KANSAS CITY, Mo. — While current Kansas City Chiefs players battle for positions, former Chief Lional Dalton is battling to stay alive.
Dalton played for the Chiefs for three seasons from 2004 to 2006.
“I remember good BBQ, I remember Gates, I remember feeling like I was playing in the 60’s when you pull up to the stadium and the fans are outside barbequing,” Dalton said.
Coincidently, around that time, he first learned about his condition early.
“The team doctor told me I had protein in my urine back in 2005,” Dalton said. “Protein in your urine is a sign of kidney failure. They didn’t tell me it was issues with my kidney, they just told me I had protein in my urine. And so, my kidney’s probably been falling since ’05”06.”
Nearly 15 years later, in January of last year, he started losing breath. After trying multiple forms of medicine, he checked with a doctor and found out he had end stage kidney failure, Renal Disease.
“When I first went to the hospital, I thought, kidney failure, am I about to die?” Dalton said.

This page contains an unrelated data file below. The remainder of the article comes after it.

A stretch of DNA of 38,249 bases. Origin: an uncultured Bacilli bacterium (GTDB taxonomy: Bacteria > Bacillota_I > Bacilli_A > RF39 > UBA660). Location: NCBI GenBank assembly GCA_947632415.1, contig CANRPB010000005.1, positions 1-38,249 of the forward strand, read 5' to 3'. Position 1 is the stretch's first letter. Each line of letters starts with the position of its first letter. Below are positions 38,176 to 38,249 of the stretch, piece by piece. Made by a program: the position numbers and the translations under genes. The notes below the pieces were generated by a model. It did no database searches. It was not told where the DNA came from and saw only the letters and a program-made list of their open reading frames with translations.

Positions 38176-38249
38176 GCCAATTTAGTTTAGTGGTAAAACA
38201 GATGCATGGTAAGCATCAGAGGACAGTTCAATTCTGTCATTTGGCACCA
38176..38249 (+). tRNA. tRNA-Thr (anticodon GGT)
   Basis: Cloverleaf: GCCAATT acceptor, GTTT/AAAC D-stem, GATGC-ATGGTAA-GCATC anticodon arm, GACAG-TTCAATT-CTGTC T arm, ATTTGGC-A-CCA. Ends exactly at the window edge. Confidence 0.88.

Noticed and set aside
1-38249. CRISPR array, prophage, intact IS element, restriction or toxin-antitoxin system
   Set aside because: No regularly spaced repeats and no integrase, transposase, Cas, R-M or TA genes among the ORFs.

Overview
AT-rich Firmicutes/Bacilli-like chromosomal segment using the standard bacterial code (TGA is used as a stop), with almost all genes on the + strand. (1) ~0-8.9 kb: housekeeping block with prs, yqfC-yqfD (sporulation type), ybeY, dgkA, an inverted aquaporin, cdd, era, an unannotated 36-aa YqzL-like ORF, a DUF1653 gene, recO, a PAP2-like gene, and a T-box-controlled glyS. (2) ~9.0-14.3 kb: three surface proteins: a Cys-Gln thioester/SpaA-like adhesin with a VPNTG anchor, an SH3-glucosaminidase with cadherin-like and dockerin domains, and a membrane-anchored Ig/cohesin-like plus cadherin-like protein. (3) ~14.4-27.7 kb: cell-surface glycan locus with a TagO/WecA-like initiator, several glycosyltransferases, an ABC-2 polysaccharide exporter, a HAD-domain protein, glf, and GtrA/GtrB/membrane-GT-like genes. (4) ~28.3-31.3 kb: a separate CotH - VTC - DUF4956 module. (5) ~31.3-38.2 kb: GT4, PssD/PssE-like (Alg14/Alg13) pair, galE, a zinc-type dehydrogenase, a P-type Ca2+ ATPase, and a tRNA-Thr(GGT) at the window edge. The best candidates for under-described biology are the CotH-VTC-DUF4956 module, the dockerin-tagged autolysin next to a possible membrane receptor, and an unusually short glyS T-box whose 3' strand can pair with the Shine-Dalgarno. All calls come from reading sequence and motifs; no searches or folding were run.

He was immediately put on dialysis, something he does three days a week for four and half hours.
“Some days in dialysis I feel drained,” Dalton said. “Starting to work out again I have some normalcy right now.”
Still living through plenty of restrictions in his diet.
“This is harder than training camp, this is so strict, what I drink, what I eat, how long I’m in the sun,” he said.
And even battling COVID-19 four months ago.
“That’s the main part that sucked, because you couldn’t have anybody in the hospital,” he said.
Currently living in Atlanta, he continues to battle, as he continues the search for a Kidney.
“I used to get angry, I thought about can I fly to India somewhere, China, get a kidney,” Dalton said. “You have all types of thoughts in your mind. But, for me, I just try to stay hopeful.”
Lionel put his name of the list in multiple cities, including Kansas City, which he says has one of the shortest waiting lists in the country for a kidney transplant. He’ll have to set up appointments for dialysis treatment in the area. But awareness of his cause through a website New Kidney for Jellyroll has helped.
“It’s hopeful, I have a few people being tested, hopefully becoming donors,” he said.
And helped others in need.
“I’ve had people, who couldn’t donate to me, but donated to other people, so, indirectly I’m helping other as well,” he said.
For this nine year NFL veteran who did so much to stay on the field, now, he fights to stay alive and pray a donor will come.